My boxes having arrived from W.A., I now have some unpacking to do...
I also want to unpack the Epiphany Preface; and will consider it in its three constituent parts.
Vere dignum et justum est, æquum et salutare,nos tibi semper et ubique gratias agere,Domine, sancte Pater, omnipotens æterne Deus:(Truly it is worthy and just, right and salutary,[for*] us always and everywhere to give thanks unto Thee,Lord, Holy Father, Almighty Eternal God:)
Here we have the first part, the protocol of the Preface, the same (but for those of Easter and of the Apostles) in all Prefaces, which reminds us of what reason and religion alike instruct us, that unto God ought be rendered all honour and glory at all times and in every place, giving thanks in all things and for all things to God the Father of lights, from Whom cometh down every good and perfect gift; for so to pray is our duty and a most fruitful one. The use of duplication and reduplication to give majestic sound is notable: four descriptive terms, then two, then God Himself named with six titles. [* The Ambrosian Rite uses the expression Vere quia &c., For it is truly right....]
Quia,cum Unigenitus tuus in substantia nostræ mortalitatis apparuit,nova nos immortalitatis suæ luce reparavit.(For,when Thine Onlybegotten appeared in the substance of our mortality,He repaired us by the new light of His immortality.)
The short body of the Preface - pregnant with meaning - is our proclamation before the Lord as to our especial reason for giving Him thanks before the priest alone embarks upon the silent consummation of the most sacred mysteries within the Canon of the Mass (præfari, to speak before). God's Very Son deigned to shew Himself Incarnate, partaking of our own flesh and blood, so by this unparalleled illumination making manifest and displaying before our astonished eyes a truth previously unguessable; and being immortal and impassible in His Divinity, by enduring all for us in a nature that is our own He carried out an inconceivable transaction, that in due process of time gave us, all undeserving, access to a share in that immortality, translating us from the kingdom of darkness into His own marvellous light. Glory to Him for ever!
But here is the alternative, Ordinary Form passage:
Quia ipsum in Christo salutis nostræ mysteriumhodie ad lumen gentium revelasti,et cum [-] in substantia nostræ mortalitatis apparuit,nova nos immortalitatis ejus gloria reparasti.(For Thee Thyself in Christ the mystery of our salvationto-day revealed as a light to the nations,and when He appeared in the substance of our mortality,Thou didst repair us by the new glory of His immortality.)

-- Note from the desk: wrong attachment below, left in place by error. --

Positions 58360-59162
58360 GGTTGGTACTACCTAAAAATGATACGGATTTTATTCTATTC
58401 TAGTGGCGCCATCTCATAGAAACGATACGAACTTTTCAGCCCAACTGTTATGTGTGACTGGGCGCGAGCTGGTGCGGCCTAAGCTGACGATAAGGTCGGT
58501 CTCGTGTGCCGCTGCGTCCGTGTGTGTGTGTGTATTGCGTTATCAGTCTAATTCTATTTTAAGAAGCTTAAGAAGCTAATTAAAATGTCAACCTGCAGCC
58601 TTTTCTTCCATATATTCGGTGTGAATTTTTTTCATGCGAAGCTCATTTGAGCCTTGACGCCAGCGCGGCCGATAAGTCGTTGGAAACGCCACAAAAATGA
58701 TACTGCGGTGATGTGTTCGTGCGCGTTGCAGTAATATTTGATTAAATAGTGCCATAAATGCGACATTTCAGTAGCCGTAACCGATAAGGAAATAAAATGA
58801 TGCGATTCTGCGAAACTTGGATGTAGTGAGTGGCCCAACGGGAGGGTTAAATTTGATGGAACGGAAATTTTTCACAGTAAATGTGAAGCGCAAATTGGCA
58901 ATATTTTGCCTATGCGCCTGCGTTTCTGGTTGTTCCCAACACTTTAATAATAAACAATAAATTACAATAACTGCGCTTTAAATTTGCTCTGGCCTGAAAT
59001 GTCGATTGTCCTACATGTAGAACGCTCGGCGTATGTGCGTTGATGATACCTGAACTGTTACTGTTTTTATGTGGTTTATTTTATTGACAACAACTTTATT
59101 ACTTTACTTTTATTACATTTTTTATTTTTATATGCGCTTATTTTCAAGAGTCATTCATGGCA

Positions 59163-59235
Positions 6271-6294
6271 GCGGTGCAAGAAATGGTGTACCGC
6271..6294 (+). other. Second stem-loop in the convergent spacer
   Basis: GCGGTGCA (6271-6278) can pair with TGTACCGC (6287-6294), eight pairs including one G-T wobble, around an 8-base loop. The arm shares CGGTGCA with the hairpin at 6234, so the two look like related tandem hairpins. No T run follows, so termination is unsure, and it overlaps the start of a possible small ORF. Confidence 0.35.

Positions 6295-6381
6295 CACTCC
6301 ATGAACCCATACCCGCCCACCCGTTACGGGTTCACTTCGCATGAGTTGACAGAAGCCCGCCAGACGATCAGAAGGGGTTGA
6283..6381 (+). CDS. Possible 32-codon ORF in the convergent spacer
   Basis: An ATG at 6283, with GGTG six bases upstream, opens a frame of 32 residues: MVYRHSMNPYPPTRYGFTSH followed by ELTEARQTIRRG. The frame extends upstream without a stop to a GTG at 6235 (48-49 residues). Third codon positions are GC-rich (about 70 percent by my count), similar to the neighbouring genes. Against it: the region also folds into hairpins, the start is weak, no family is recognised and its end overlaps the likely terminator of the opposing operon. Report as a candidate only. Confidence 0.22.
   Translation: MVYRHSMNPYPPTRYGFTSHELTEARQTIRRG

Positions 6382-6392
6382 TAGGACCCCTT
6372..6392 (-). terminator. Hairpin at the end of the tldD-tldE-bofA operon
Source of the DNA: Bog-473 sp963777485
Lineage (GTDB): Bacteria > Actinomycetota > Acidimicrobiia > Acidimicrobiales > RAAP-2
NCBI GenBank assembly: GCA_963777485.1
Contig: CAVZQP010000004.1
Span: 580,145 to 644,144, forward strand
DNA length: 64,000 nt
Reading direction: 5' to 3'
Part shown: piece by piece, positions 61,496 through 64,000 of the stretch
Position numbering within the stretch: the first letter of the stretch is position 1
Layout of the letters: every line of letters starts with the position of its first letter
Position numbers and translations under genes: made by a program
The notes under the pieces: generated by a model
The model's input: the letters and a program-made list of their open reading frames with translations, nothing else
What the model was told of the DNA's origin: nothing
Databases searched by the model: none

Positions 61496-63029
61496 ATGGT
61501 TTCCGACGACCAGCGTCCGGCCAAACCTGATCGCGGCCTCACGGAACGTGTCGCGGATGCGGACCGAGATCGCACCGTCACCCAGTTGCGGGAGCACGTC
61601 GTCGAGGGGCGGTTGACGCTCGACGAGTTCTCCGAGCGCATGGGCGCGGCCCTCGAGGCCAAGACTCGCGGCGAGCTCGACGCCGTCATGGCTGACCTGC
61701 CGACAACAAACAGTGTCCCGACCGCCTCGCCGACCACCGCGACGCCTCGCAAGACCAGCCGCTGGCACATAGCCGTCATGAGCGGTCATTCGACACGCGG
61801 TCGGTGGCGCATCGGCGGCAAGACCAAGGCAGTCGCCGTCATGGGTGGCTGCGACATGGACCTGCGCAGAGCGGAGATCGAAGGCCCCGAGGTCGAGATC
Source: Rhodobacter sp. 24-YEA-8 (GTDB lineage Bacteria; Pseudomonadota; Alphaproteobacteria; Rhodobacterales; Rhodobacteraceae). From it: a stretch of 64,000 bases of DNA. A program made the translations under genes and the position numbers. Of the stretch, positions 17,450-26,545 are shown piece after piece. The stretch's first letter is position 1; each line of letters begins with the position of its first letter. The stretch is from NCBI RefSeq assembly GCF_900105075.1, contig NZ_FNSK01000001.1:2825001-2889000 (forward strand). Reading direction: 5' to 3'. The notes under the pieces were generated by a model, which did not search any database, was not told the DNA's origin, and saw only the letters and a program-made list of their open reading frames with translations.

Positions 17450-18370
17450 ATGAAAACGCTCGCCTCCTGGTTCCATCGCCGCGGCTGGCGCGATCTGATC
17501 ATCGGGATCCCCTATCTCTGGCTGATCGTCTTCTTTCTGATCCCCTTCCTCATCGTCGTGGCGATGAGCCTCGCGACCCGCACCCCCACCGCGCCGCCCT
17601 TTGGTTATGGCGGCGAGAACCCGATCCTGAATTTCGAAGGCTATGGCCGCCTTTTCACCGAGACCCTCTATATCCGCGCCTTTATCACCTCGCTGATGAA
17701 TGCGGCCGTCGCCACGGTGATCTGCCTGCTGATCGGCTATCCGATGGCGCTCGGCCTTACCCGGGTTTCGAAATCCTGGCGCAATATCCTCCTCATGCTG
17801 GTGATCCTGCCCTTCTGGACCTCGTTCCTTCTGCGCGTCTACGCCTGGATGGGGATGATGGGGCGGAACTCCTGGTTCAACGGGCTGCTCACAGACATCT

Curiously enough, the Novus Ordo Epiphany Preface expands on the Traditional text of the Epiphany Preface by including a new 'couplet' and changing a few words (suæ luce to ejus gloria, and reparavit to reparasti), giving a focus somewhat more directly on God the Father: Who Himself deigned to unveil the mystery of salvation, formerly hidden from all ages, and made it appear in Christ, the Light of the Gentiles; and Who Himself restored us by Christ's immortal glory.
Et ideo cum Angelis et Archangelis,cum Thronis et Dominationibus,cumque omni militia cælestis exercitus,hymnum gloriæ tuæ canimus,sine fine dicentes:(And therefore with Angels and Archangels,with Thrones and Dominations,and with all the companies of the heavenly host,we sing a hymn of Thy glory,saying without ceasing:)
The last part, the eschatocol of the Preface, comes in four forms, of which this, Et ideo, is the most common; but where it is preceded by (Per) Christum Dominum nostrum, the matching form Per quem is used; while the Pentecost Preface ends with Sed et, and the Trinity Preface with Quam laudant. (It must be noted that the All Saints Preface pro aliquibus locis has a variant form of the Per quem, and the quasi-Preface formerly used at the blessing of palms on Palm Sunday has a variant of the Et ideo.) Four choirs of the celestial armies are named, then the whole in its array, making a resounding and emotional climax before we join in their continual cry, Sanctus, Sanctus Sanctus!
This the Epiphany Preface is noteworthy finally because the sentiments expressed in it, being quite general, could indeed have been used equally well at Christmastide or indeed at other times in the Christian Year - this is a quality of the older Roman Rite, that its prayers and euchological texts by their very brevity and profundity repay careful unpacking and consideration, and that their wealthy of meaning makes them appropriate not merely at their assigned time and season, but in wider spheres also.